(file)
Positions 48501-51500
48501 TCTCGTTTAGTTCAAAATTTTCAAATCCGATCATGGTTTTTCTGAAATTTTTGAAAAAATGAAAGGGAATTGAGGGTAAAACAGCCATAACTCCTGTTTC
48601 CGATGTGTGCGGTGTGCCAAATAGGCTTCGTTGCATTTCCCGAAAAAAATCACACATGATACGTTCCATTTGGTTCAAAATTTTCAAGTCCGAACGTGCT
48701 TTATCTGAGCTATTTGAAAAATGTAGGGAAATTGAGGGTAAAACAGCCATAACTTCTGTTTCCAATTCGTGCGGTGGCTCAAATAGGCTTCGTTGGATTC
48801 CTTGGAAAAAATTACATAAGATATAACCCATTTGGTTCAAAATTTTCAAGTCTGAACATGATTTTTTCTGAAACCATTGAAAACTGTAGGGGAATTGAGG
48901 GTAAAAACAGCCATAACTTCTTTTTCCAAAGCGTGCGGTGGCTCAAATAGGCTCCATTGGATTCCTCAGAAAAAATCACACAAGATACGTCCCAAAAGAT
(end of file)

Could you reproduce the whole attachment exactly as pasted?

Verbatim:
Positions 48501-51500
48501 TCTCGTTTAGTTCAAAATTTTCAAATCCGATCATGGTTTTTCTGAAATTTTTGAAAAAATGAAAGGGAATTGAGGGTAAAACAGCCATAACTCCTGTTTC
48601 CGATGTGTGCGGTGTGCCAAATAGGCTTCGTTGCATTTCCCGAAAAAAATCACACATGATACGTTCCATTTGGTTCAAAATTTTCAAGTCCGAACGTGCT
48701 TTATCTGAGCTATTTGAAAAATGTAGGGAAATTGAGGGTAAAACAGCCATAACTTCTGTTTCCAATTCGTGCGGTGGCTCAAATAGGCTTCGTTGGATTC
48801 CTTGGAAAAAATTACATAAGATATAACCCATTTGGTTCAAAATTTTCAAGTCTGAACATGATTTTTTCTGAAACCATTGAAAACTGTAGGGGAATTGAGG
48901 GTAAAAACAGCCATAACTTCTTTTTCCAAAGCGTGCGGTGGCTCAAATAGGCTCCATTGGATTCCTCAGAAAAAATCACACAAGATACGTCCCAAAAGAT